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2018
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Performing Arts
Yellow Springs High School/McKinney School performing arts teacher Lorrie Sparrow-Knapp directed students in English teacher Desiree Nickell’s class as they studied “Romeo and Juliet” recently.  From left to right are students Dezmond Wilson, Matt Duncan, Carina Basora and Vera Roberts. Shakespeare’s classic work is one of two plays being performed as part of the Bulldog Theatre Festival. The first play, “Girls Like That,” runs Nov. 2–4; “Romeo and Juliet” is the following weekend, Nov. 9–11.(Submitted photo by Desiree Nickel)

Yellow Springs High School/McKinney School performing arts teacher Lorrie Sparrow-Knapp directed students in English teacher Desiree Nickell’s class as they studied “Romeo and Juliet” recently. From left to right are students Dezmond Wilson, Matt Duncan, Carina Basora and Vera Roberts. Shakespeare’s classic work is one of two plays being performed as part of the Bulldog Theatre Festival. The first play, “Girls Like That,” runs Nov. 2–4; “Romeo and Juliet” is the following weekend, Nov. 9–11.(Submitted photo by Desiree Nickel)

Bulldog Theatre Festival — Two plays address timely issues

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By Carla Steiger

The two productions — one contemporary, one classical — on the docket for this fall’s Bulldog Theater Festival deal with social pressure, expectations and violence.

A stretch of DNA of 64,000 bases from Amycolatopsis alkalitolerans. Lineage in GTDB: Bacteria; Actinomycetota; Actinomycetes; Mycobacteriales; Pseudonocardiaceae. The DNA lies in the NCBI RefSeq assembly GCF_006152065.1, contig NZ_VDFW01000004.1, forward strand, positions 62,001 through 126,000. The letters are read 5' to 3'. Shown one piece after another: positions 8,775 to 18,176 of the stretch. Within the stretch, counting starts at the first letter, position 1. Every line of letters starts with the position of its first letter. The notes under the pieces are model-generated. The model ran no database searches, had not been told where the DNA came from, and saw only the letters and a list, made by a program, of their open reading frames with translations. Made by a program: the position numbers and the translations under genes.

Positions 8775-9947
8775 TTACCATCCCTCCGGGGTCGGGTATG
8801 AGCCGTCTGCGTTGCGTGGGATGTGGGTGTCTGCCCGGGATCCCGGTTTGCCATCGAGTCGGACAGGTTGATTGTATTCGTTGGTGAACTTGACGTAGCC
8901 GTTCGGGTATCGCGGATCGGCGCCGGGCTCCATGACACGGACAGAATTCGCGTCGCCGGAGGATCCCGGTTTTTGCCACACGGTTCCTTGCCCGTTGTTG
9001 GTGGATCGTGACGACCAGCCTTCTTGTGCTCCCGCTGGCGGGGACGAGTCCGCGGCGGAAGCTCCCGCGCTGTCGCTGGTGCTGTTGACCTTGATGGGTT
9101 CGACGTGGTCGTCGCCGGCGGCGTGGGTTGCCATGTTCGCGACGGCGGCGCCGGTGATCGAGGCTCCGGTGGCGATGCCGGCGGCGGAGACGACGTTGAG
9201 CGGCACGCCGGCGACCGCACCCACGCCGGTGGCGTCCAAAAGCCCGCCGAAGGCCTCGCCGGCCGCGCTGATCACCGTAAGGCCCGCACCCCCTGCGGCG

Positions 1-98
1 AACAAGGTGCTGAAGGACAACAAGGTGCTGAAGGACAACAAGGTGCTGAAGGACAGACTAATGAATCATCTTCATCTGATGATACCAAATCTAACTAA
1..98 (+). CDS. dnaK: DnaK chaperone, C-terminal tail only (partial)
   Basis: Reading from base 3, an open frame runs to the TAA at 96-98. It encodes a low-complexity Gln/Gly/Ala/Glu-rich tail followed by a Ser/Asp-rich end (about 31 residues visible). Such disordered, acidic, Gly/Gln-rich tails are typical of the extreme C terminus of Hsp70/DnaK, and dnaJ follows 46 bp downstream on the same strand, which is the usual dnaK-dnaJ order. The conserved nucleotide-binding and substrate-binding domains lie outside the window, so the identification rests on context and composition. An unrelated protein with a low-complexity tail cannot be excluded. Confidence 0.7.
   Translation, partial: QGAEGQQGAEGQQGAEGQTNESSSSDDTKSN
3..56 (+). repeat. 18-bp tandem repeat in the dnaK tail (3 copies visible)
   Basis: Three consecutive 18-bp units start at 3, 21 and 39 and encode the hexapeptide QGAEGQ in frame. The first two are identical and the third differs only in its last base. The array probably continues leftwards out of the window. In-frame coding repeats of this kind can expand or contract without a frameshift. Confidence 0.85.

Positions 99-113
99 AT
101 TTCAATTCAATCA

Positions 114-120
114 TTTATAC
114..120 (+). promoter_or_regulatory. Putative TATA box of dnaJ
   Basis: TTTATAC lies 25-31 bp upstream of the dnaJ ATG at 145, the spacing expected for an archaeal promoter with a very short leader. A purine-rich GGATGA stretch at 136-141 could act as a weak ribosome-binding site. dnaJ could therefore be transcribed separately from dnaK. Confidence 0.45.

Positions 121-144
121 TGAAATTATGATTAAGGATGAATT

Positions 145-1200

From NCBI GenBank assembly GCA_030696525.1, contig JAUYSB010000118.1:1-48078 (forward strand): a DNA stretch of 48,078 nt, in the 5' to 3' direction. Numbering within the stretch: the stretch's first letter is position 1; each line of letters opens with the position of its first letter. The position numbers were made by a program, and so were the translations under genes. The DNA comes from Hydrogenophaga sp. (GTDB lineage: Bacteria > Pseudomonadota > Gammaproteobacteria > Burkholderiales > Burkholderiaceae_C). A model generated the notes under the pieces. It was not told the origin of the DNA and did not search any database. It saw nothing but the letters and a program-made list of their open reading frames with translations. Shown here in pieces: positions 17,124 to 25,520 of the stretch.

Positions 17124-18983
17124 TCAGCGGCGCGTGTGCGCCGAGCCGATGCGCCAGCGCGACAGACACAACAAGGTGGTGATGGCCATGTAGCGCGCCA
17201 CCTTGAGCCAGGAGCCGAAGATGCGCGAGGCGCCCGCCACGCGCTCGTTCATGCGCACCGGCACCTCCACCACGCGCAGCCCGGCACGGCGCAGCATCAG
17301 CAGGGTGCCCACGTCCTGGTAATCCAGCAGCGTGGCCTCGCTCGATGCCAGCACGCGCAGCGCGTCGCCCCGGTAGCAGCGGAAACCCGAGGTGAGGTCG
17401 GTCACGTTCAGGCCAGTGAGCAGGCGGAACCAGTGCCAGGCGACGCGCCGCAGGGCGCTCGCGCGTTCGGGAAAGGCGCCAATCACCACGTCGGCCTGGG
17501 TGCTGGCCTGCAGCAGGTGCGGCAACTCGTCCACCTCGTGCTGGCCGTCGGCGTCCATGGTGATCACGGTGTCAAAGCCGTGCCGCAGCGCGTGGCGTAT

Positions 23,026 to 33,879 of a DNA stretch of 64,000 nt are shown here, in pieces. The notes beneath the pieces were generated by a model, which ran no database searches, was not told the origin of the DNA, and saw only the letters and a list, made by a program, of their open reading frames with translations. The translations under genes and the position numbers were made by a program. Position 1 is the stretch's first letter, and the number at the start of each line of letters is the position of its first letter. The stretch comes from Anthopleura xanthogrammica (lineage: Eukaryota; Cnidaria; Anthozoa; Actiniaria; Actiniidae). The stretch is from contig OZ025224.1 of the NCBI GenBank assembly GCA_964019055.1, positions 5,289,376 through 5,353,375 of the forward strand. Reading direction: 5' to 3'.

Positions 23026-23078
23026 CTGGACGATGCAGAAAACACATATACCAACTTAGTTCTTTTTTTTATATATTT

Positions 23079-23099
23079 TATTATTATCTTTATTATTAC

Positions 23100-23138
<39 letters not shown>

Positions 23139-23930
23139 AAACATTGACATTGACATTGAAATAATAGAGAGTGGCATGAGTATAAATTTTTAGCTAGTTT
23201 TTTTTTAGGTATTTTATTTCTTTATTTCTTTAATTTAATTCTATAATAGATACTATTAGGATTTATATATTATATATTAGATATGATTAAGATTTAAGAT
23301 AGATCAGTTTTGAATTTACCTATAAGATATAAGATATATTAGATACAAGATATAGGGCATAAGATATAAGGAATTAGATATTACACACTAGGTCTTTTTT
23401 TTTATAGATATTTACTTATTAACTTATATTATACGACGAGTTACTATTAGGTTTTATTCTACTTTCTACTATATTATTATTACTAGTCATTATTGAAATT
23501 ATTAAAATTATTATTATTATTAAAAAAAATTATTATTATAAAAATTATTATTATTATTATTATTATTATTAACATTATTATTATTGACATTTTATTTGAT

First up, and opening this weekend, Nov. 2–4, is “Girls Like That,” a no-holds-barred look at the cruelty inflicted on a teenager by her classmates via social media. 

To 16-year-old Julia Hoff, one of the production’s actors, the play is relevant to the issues that teens deal with today.

“It exposes the raw, brutal, honest truth about bullying, girl-on-girl hate and the pressures that consume many young women’s high school experience,” she said during a recent rehearsal.

“Romeo and Juliet,” Shakespeare’s familiar and timeless story of forbidden love and societal violence, will run the following weekend, Nov. 9–11. The decision to present the play as an interracial same-sex romance makes the classic work especially pertinent for this generation, according to student-actors.

Taken together, both plays bring to light controversial issues in order to spur change, which is theater at its best, according to the director of both productions, Lorrie Sparrow-Knapp.

“This is the year that we are going in with the sharp edge of the knife to look at the truth in social situations,” Sparrow-Knapp said. “The plays let people speak their truth about exactly what is happening these days.”

Both plays will be presented at the Foundry Theater on the Antioch College campus, with showtimes at 8 p.m. on Fridays and Saturdays and 2 p.m. on Sundays. Due to potentially disturbing material in “Girls Like That,” parents may want to accompany their middle-school-aged students, and young children are discouraged from attending.  

Sixty-four students from Yellow Springs High School and McKinney Middle School are in the productions as either actors or crew members. “Girls Like That,” with a small cast, is primarily performed by students in the upper grades.

Shedding a light on ‘girls like that’